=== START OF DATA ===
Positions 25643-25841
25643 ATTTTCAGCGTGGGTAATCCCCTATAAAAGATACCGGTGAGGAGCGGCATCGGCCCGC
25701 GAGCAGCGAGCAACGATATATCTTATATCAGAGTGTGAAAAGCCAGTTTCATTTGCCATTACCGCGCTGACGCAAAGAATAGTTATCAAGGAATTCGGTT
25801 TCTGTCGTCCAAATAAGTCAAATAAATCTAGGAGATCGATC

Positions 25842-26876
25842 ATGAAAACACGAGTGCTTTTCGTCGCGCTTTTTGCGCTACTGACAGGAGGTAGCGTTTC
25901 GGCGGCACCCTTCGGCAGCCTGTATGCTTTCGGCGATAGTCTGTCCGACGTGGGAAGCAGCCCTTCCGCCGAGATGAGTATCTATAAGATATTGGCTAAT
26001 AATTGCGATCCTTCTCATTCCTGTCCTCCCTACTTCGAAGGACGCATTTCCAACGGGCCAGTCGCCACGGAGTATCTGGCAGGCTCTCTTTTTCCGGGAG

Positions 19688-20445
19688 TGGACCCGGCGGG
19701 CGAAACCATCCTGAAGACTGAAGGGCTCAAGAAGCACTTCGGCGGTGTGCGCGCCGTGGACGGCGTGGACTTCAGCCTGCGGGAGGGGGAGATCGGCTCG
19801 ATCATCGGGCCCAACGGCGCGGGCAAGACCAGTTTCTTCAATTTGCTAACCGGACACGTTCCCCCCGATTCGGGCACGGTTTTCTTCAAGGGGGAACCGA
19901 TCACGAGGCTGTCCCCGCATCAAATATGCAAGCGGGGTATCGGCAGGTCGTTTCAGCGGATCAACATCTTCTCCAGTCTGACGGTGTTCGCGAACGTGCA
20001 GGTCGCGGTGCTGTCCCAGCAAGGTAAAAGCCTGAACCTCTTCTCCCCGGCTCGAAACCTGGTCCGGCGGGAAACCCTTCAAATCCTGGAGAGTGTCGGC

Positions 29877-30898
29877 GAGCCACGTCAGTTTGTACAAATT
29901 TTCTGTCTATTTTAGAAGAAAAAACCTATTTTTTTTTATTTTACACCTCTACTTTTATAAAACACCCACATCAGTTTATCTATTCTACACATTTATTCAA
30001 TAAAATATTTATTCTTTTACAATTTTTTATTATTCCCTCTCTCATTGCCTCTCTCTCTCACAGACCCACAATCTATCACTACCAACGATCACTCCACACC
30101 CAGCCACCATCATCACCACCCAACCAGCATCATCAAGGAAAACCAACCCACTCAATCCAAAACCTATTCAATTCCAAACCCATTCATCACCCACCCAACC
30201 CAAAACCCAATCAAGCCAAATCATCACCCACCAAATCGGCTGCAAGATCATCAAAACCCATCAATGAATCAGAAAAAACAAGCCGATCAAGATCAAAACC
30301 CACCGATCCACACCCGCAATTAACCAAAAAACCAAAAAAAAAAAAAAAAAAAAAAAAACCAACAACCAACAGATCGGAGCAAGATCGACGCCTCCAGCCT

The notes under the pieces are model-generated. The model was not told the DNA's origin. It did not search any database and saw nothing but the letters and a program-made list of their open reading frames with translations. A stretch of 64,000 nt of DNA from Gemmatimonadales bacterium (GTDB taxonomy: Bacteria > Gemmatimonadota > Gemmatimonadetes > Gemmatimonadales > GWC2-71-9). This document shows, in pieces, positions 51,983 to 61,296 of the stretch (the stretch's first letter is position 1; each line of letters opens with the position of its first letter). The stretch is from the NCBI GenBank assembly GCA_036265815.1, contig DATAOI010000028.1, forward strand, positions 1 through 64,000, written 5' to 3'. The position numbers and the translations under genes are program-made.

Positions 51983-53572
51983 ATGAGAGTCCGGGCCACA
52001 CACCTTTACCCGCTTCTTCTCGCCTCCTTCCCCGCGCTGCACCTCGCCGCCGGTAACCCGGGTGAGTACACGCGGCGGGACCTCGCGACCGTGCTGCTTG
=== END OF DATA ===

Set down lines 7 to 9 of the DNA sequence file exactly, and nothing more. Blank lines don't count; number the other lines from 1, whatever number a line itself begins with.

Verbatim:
25901 GGCGGCACCCTTCGGCAGCCTGTATGCTTTCGGCGATAGTCTGTCCGACGTGGGAAGCAGCCCTTCCGCCGAGATGAGTATCTATAAGATATTGGCTAAT
26001 AATTGCGATCCTTCTCATTCCTGTCCTCCCTACTTCGAAGGACGCATTTCCAACGGGCCAGTCGCCACGGAGTATCTGGCAGGCTCTCTTTTTCCGGGAG

Positions 19688-20445